> prevented from recognising RD tickets only, UNDER THEIR OWN RULES, FFS.
>
> Or do you need me to draw a picture ?

I think it is youn tah needs apicture drawing rather than me.

PayPal's rules are irrelevant if they are regarded as contravening the The
Unfair Terms in Consumer Contracts Regulations 1999 and it is very clear
that only accepting proof that is available online is manifestly unfair.

Peter Crosland


From: Advanced Kitty on
Peter Crosland wrote:
> "Advanced Kitty" <nokia.account(a)ntlworld.com> wrote in message
> news:7ieablF2vohmtU1(a)mid.individual.net...
>> Peter Crosland wrote:
>>> "Advanced Kitty" <nokia.account(a)ntlworld.com> wrote in message
>>> news:7ie5gcF317575U1(a)mid.individual.net...
>>>> Spacker wrote:
>>>>> "Peter Crosland" <g6jns(a)yahoo.co.uk> wrote:
>>>>>
>>>>>
>>>>>> "Fran" <usenet1304(a)btinternet.com> wrote in message
>>>>>> news:h9q96l$52t$1(a)news.eternal-september.org...
>>>>>>>
>>>>>>> "Mark" <i(a)dontgetlotsofspamanymore.net> wrote in message
>>>>>>> news:7k91c590i56j5cse2b04f3663mf7renoft(a)4ax.com...
>>>>>>>> What would people consider as adequate precautions for
>>>>>>>> allowing a buyer to collect if they have paid via paypal? i.e. to
>>>>>>>> prevent a chargeback or claim that they have not
>>>>>>>> received the goods. I have no particular reason to mistrust
>>>>>>>> this buyer, apart from them taking longer than I expected to
>>>>>>>> pay.
>>>>>>>
>>>>>>> Don't accept PayPal full stop. Cash is the ONLY safe method for
>>>>>>> collection. PayPal will not accept any kind of receipt or
>>>>>>> whatever, other than an online tracking method. So, you've
>>>>>>> absolutely nothing protecting you against them filing a
>>>>>>> chargeback or an INR. Refund the PayPal payment, and insist on
>>>>>>> cash.
>>>>>>
>>>>>> There can be risks associated with taking cash such as forgeries
>>>>>> and the possibility of an accomplice mugging the seller. As for
>>>>>> PayPal they would lose in court if a seller had a receipt proving
>>>>>> payment regardless of it not being an online one. PayPal's
>>>>>> insistence on it is simply not legally valid.
>>>>>>
>>>>>> Peter Crosland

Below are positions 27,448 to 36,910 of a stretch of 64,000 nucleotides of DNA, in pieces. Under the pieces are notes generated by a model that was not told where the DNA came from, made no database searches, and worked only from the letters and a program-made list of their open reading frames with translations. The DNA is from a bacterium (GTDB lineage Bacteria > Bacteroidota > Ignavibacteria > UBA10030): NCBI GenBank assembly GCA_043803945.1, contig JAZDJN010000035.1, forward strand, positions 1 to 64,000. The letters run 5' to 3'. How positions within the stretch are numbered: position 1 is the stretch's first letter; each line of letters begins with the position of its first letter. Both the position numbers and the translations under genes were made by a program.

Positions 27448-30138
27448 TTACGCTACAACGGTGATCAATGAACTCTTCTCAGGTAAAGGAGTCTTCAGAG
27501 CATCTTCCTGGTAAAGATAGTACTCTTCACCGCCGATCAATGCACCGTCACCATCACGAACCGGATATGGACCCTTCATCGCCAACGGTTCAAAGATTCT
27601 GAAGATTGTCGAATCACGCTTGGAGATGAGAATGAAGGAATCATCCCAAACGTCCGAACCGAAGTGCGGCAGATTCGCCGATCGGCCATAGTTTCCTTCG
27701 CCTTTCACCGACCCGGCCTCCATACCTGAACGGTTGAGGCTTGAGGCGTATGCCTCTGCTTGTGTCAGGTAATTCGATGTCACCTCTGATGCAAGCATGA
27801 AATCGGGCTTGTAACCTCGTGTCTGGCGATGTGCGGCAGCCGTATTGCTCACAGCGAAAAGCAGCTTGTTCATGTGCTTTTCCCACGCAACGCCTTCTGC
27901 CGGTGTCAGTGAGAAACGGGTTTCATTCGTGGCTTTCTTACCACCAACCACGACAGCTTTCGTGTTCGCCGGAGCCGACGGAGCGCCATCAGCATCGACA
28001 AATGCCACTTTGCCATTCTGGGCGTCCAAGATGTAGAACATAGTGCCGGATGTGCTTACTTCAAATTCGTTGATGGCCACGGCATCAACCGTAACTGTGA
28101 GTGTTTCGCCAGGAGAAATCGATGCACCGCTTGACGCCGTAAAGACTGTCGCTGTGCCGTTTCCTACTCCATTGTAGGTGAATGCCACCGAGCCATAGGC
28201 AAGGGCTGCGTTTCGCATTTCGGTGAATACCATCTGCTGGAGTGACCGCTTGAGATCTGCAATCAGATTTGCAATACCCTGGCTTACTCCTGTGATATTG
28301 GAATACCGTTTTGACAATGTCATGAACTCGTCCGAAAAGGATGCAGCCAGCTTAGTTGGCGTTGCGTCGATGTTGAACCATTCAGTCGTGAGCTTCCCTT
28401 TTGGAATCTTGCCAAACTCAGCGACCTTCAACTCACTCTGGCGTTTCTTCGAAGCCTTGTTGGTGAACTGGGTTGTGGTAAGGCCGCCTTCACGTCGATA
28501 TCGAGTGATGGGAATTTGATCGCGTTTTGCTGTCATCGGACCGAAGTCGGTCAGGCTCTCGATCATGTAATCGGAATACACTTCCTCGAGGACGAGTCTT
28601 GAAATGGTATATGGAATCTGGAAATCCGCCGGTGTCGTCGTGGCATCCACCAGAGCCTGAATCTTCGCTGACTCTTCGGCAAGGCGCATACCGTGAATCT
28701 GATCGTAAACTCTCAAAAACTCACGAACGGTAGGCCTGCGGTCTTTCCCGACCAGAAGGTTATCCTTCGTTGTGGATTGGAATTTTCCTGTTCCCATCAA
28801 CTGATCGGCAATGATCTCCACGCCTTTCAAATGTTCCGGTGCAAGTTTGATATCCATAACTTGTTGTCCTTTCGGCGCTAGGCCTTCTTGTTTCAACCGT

>>>>>>
>>>>>
>>>>> So why are they allowed to do it?
>>>>
>>>> They can do whatever they want.
>>>>
>>>> It's down to the ripped vendor to get his money back on each
>>>> individual transaction.
>>>>
>>>> There is no legislation that would force Paypal to accept proof of
>>>> delivery other than a RD ticket.
>>>
>>> If a buyer chose to take PayPal to court then provided the proof was
>>> sufficient in the court 's view then they would find against PayPal.
>>
>> You don't appear to understand.
>>
>> Rulings in the civil courts have no bearing on Paypal being legally
>> prevented from recognising RD tickets only, UNDER THEIR OWN RULES,
>> FFS. Or do you need me to draw a picture ?
>
> I think it is youn tah needs apicture drawing rather than me.
>
> PayPal's rules are irrelevant if they are regarded as contravening
> the The Unfair Terms in Consumer Contracts Regulations 1999 and it is
> very clear that only accepting proof that is available online is
> manifestly unfair.

I don't disagree that it's unfair, manifestly or otherwise.
But as I keep fuckingwell trying to tell you, there is no current
legislation that forbids Paypal from continuing to operate under its own
rules and refusing to accept proof other than an RD ticket.
It's a long way from getting a civil court award against Paypal for
reimbursement to getting legislation enacted that forces the preceding.


>
> Peter Crosland


From: Peter Crosland on
"Advanced Kitty" <nokia.account(a)ntlworld.com> wrote in message